Apple discloses its suppliers


The Apple logo is illuminated at the entrance to an Apple Store May 23, 2011 in New York City. The first Apple Store opened 10 years ago, and looking ahead, Apple has added several new experiences for customers in their retail locations. (Daniel Barry/Getty Images)
January 13, 2012

For the first time in the company’s history, Apple has publicly disclosed its list of suppliers. The firm lists 156 companies, many of which are not in the United States.

Apple has been criticized in the past for the working conditions in its supplier factories — conditions highlighted by worker suicides at one Foxconn factory and an explosion at another, as well as a recent explosion at another supplier factory, Pegatron.

The list comes in conjunction with Apple’s annual supplier responsibility report, which outlines the labor conditions and environmental impact of the company’s efficient and widespread supplier chain.

The detailed report outlines violations that Apple has found in its supplier factories, including incidents of child labor, reports of employees exceeding their weekly working limits and unhealthy working conditions, such as factories with high levels of combustible dust — the suspected cause of the factory explosions.

Apple conducts yearly audits of its suppliers and has disclosed the results of its findings in the past, but has never offered such detailed information, though the report still does not disclose which facilities were guilty of which violations.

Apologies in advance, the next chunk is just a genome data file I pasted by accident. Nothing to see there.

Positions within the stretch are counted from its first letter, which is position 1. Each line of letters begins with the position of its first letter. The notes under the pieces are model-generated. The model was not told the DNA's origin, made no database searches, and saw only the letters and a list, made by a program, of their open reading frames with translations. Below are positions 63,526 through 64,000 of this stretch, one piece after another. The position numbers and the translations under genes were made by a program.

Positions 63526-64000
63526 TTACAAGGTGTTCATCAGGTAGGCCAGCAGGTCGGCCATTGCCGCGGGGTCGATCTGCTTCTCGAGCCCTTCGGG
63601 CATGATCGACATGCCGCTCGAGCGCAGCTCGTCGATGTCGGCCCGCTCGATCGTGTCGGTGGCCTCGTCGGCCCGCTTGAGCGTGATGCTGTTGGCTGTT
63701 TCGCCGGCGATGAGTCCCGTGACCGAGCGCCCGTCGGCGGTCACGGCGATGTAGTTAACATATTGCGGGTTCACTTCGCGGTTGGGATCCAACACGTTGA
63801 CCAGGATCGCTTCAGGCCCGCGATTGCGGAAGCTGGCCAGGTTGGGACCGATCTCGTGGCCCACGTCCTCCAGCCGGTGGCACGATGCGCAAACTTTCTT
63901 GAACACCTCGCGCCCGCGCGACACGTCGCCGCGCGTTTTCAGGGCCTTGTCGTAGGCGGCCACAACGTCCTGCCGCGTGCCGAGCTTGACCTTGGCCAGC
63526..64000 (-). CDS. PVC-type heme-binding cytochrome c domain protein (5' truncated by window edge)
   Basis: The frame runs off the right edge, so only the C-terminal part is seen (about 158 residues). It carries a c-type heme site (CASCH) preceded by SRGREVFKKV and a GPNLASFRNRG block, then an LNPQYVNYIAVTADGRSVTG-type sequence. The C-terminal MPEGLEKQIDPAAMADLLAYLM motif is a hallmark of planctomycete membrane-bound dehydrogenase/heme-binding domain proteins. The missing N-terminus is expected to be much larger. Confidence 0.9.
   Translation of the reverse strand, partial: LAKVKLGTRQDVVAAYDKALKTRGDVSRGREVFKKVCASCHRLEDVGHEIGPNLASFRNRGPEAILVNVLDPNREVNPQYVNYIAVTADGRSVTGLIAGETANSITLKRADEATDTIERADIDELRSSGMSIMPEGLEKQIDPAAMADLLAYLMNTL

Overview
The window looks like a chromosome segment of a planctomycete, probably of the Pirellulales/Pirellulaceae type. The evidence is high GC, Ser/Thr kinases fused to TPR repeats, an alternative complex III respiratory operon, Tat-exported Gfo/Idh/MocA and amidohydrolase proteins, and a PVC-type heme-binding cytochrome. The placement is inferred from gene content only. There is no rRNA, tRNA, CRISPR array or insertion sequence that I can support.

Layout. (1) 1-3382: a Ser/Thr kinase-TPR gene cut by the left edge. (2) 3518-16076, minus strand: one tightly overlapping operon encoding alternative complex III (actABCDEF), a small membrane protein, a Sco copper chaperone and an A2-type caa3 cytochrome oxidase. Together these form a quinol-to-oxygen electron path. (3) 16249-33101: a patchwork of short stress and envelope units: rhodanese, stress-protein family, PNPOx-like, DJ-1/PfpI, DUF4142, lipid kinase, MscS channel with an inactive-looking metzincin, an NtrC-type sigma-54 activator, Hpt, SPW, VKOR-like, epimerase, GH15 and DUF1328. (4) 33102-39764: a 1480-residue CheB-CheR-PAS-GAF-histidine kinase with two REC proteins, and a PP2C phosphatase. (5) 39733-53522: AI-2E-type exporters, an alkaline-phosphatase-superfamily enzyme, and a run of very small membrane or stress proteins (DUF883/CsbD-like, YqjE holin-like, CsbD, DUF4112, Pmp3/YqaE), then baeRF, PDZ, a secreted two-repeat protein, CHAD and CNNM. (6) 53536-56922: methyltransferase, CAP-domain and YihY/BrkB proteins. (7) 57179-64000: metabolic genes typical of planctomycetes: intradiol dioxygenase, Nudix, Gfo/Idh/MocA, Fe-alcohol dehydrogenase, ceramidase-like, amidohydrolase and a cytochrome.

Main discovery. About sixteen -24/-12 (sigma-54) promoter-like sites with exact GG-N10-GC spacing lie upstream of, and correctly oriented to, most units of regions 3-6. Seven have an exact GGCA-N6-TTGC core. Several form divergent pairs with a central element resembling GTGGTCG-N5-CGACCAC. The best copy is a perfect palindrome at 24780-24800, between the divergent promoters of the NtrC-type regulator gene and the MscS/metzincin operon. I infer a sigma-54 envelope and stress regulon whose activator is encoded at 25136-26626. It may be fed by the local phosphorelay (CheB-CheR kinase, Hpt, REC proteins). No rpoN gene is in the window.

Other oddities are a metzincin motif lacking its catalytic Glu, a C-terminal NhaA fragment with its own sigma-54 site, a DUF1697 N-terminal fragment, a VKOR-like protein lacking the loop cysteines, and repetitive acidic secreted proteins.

The company terminates working relationships with suppliers who repeatedly violate Apple’s standards for worker safety. The Cupertino, Calif.-based tech firm said that it had terminated business with one supplier because it repeatedly violated its involuntary labor standards, and stopped working with another for repeatedly falsifying audit materials.

In response to the 2011 explosions at the Foxconn and Pegatron factories, Apple said it was, “deeply saddened” by the events and has established new requirements for ventilation in its supply chain, including requiring comprehensive analysis of the systems, access to fire extinguishers and “explosive proof” vacuums in its factories. It has also banned the use of compressed air to clean components (thus lowering the risk of dust clouds forming) and will require regular tests of the airflow in factories.

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Hayley Tsukayama covers consumer technology for The Washington Post.
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